Have you been ripped off, lied to
or otherwise had your time and money wasted by
a scumbag masquerading as a
Public Relations agent?
Then send us your PR horror story now!
In the meantime, here’s an article with some tips about how to spot a good, and
a bad, PR agent
Classical Athens is traditionally considered the world’s first democracy. It is
not surprising that it soon produced the world’s first PR agent.
He was Antiphon of Rhamnus. He made a living writing speeches to be delivered by
other people. He was said to be very good in that capacity. He only ever delivered
one speech himself. That was when he was on trial for treason. He was found guilty
and condemned to death.
The world’s last PR agent will be the False Prophet who, according to the Book of
Revelation, will persuade the whole Earth to worship the Beast. The False Prophet
and the Beast will then be thrown together into the Lake of Fire.
Many who have dealt with PR agents will feel that there is something appropriate
about the fate of the first and the last of the breed.
It is all too easy to be cynical about the whole public relations, advertising,
and marketing sector, but it performs a valuable role in the free market.
If consumers are to make an informed choice, they need to be fully aware of the
products and services on offer, and also know who is providing them. In the information
overload that is modern culture, a good PR agent can draw the attention of someone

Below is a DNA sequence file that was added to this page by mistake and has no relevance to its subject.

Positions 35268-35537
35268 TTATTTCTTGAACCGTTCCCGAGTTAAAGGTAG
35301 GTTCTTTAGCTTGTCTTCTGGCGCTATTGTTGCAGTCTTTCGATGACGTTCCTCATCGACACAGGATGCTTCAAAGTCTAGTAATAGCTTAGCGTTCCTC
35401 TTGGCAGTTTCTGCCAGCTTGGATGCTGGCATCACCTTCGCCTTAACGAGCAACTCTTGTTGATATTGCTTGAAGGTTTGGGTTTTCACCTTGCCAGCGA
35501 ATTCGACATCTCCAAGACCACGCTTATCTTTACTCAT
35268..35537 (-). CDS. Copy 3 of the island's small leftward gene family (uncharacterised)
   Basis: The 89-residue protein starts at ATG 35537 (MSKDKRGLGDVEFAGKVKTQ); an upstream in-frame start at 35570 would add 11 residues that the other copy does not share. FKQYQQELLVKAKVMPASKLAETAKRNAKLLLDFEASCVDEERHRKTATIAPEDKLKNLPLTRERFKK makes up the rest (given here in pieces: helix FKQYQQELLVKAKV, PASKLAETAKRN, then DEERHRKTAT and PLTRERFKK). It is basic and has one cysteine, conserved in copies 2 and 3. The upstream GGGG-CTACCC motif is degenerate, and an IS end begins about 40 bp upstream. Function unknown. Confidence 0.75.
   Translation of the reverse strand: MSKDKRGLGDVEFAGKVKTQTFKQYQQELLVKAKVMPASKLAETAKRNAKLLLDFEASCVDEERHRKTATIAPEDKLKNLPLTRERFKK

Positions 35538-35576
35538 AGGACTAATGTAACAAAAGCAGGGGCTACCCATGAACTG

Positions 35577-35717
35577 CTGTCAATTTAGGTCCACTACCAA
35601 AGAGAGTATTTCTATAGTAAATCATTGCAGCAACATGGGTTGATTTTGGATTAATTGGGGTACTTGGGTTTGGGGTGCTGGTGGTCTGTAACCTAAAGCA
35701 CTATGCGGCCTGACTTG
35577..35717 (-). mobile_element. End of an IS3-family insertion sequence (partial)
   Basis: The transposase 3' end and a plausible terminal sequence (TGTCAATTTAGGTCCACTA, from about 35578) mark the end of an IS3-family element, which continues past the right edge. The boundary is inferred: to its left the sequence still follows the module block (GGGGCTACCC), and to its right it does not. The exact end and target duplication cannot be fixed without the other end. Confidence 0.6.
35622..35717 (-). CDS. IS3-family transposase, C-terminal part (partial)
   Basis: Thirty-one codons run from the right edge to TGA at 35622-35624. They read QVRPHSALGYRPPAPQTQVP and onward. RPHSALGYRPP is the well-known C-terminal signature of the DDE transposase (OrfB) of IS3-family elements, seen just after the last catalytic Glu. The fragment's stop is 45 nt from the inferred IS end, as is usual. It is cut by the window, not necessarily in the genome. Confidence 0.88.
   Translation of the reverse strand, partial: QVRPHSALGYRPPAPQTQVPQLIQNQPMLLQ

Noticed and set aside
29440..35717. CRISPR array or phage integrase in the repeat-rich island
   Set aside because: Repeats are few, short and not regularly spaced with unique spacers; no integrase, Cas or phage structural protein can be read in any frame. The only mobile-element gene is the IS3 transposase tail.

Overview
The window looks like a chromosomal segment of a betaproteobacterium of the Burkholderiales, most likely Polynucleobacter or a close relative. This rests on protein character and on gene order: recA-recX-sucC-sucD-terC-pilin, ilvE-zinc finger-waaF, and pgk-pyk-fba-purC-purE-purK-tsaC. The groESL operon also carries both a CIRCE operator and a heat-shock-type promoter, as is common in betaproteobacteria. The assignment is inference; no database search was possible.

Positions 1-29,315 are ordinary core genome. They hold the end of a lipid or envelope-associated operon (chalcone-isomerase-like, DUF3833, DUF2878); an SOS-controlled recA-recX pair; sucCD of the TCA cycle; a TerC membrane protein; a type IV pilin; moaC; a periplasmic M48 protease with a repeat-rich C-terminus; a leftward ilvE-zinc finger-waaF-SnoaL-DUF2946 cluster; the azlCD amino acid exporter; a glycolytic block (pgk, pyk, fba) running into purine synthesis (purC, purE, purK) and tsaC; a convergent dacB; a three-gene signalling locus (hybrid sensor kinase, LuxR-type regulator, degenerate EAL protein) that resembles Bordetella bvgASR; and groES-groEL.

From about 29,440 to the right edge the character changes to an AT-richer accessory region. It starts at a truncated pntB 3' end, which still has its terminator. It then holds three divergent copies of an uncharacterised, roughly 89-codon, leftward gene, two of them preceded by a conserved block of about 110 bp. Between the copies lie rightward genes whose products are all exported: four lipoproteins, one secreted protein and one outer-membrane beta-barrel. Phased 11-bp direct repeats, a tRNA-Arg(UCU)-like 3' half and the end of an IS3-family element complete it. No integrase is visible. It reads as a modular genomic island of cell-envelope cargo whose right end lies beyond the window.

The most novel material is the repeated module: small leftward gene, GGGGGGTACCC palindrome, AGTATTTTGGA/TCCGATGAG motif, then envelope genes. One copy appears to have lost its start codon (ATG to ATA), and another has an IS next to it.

in need of a product or service to the person or business best able to meet that
need. That benefits both the consumer and the provider.
However, since there are no barriers to anyone calling themselves a PR agent, it
is often difficult to tell the good from the bad.
The best rule of thumb is to be very careful of those who make extravagant claims
of what they can do. Those who set realistic targets are more likely to be experienced
professionals who know what they can do.
Those who make extravagant claims tend to generalise and are often short on specifics.
The competent professional is prepared to set targets and work to schedules.
It is not surprising that those willing to work to targets and schedules are also
those willing to be paid on attainment or completion. Those who deal with intangibles,
on the other hand, tend to charge by the hour. They exploit the open ended commitment
and rack up the chargeable hours.
So it is vital that, from the beginning, one pins the PR agent down to a fixed job
for fixed prices. Those unwilling to commit to that are most likely to prove incapable
of providing the service required.
Once a contract is underway, there may be warning signs which should be addressed
at once. There may be a lackadaisical attitude to deadlines. There is no sense of
urgency. There are a lot of paper reports but little action. Complaints are met
with poor excuses and vague promises. Obvious failures are proclaimed as successes.
The agent does not listen to what the client says, so that the same points have
to be repeated again and again. Services are provided which were not the ones requested.
Big name contacts are promised but not made. Press releases contain basic errors
of grammar and spelling. Interim invoices may be greater than expected. Retainers
are demanded up front.
Faced with these warning signs, the best option is to cut one’s losses and run:
fire without hesitation the PR agent that starts exhibiting any such habits.
...and then nominate him for our competition!
© Agincourt Productions